Improving Drone Aerodynamics and Efficiency: A Talk with AirShaper’s Wouter Remmerie

AirShaper CEO Wouter Remmerie is committed to addressing issues around the aerodynamics of a variety of vehicles, including uncrewed aerial vehicles. His Belgium-based firm has worked with clients in the drone, aviation, and air taxi industries to improve aerodynamic efficiency, boost performance, and increase profitability. Central to their work is aerodynamic testing, including the use of Computational Fluid Dynamics (CFD).

Recently, Commercial UAV News spoke with Remmerie about his company’s approach to aerodynamic testing and how UAV clients benefit from AirShaper’s efforts.

Wouter-Remmerie

Commercial UAV News: Explain the issues around aerodynamics with commercial drones.

Remerie: When you start from scratch, you often start with generally available building blocks, such as batteries, drones, and structures, because it’s simply very hard to design everything in a custom way.

Those individual components are often very good, but the best performance is usually found when all of them are tuned to each other. To help identify these issues, AirShaper runs aerodynamic simulations. These simulations can lead to design improvements and better performance.

Commercial UAV News: Describe your work with senseFly. What challenges were they seeking to overcome and what processes were used to help them?

Remerie: senseFly was looking to improve the efficiency of their eBee Classic, an existing drone which had already a “winglet” or an upright part at the end of the wing to reduce the wing tip vortex. As the drone is used for terrain mapping, every extra minute it can stay in the air increases the profitability.

So, as a starting point, we first analyzed that drone using our simulation platform. We were pitched against two other software solutions, and our results were the most satisfactory—also compared to wind tunnel tests they had already performed. Once we had this “virtual simulation reference,” we jointly looked at how we could improve the design by understanding the vortex structures around the wingtips. We analyzed various variations of the wingtip, including one which featured both an upper and lower wingtip.

This one proved to be the most efficient for their specific fixed wing drone. Actual field tests showed a 30% improvement in lift/drag ratio—the main efficiency indicator for aerodynamics of lifting bodies. That means they can fly for 30% longer on the same battery charge or reduce battery size and cost by roughly 30% for an identical flight time.

Commercial UAV News: Describe some of the problems associated with CFD simulations and explain how AirShaper has automated and improved the process.

Remerie: Running a CFD simulation typically involves a number of steps. The steps include fixing the 3D geometry, which can take days or weeks, setting up the boundary conditions, or creating the right size for the “virtual wind tunnel” around the drone, and creating the mesh or the 3D computational grid.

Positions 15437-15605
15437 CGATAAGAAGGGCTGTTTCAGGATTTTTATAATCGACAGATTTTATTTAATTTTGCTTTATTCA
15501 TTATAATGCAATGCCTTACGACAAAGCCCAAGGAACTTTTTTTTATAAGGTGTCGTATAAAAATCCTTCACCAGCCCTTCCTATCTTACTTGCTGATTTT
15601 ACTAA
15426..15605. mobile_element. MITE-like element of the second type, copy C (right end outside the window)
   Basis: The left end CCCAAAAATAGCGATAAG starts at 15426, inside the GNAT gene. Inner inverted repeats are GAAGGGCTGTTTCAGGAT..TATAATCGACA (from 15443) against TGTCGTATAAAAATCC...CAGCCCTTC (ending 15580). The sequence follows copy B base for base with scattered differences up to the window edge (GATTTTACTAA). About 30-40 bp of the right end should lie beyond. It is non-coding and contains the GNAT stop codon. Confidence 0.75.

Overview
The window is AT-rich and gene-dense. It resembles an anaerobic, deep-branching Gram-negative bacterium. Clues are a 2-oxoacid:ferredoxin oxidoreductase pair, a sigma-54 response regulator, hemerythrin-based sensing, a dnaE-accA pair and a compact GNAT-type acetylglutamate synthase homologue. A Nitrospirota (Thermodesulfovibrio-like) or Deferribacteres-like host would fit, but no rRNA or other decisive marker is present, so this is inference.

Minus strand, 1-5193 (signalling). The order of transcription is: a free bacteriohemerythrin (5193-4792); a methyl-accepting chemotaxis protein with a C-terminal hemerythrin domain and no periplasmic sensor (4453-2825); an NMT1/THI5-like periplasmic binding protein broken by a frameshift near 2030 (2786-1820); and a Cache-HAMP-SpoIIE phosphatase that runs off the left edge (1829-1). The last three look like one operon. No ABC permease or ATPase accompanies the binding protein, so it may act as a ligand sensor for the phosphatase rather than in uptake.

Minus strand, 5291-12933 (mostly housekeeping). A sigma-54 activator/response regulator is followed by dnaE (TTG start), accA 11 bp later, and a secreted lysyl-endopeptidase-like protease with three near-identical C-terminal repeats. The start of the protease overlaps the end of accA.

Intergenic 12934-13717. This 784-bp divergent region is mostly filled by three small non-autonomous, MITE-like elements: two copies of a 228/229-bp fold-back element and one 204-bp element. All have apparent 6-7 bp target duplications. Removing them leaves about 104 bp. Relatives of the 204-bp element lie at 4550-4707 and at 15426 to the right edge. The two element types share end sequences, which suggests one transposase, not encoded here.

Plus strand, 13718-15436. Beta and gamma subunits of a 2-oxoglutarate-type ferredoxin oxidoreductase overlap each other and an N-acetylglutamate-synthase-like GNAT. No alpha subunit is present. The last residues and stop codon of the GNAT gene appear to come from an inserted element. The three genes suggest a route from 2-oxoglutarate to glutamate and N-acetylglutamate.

Going through these steps is typically an iterative process to find the right settings for the simulation. Such simulation is usually done on proprietary hardware, which means you need to schedule it, secure a license, store/transfer the data afterwards. CFD simulations also involve monitoring key parameters like the residuals, forces, and moments to determine when it has finished. It also includes post-processing. Once a simulation is done, you need to convert the raw data into key performance figures, like lift and drag values, pitch roll, and yaw moments, as well as visualizations, such as pressure values ​​on the surface and streamlines around the object.

At AirShaper, we’ve automated that entire sequence. A user can set up a project in literally just five minutes and get the full report back in just a few hours and analyze the 3D results online.

Once a simulation is done, users can choose to interpret the results themselves or ask AirShaper for consultancy on how to also redesign the drone and optionally run another simulation to see the effects. For further performance improvements, users can also let the AirShaper algorithm automatically improve their design through a process involving AirShaper’s Aerodynamic Shape Optimization. In this case, the software will automatically morph the 3D model to improve the aerodynamic performance.

Commercial UAV News: What’s next for AirShaper? What other projects are you working on that will improve performance and efficiency in the drone space?

Remerie: Among the projects we’re currently working on include adding propellers to a full drone simulation. In this case, we take the propeller effects on the overall airflow around the drone into account.

We are also working on stand-alone propeller analysis. In this case, we’re working together with propeller manufacturers to develop a stand-alone simulation tool for propellers. The goal is to provide tools to improve the efficiency and thrust and to lower the noise. This is especially important as drones and air taxis get closer to “human spaces.”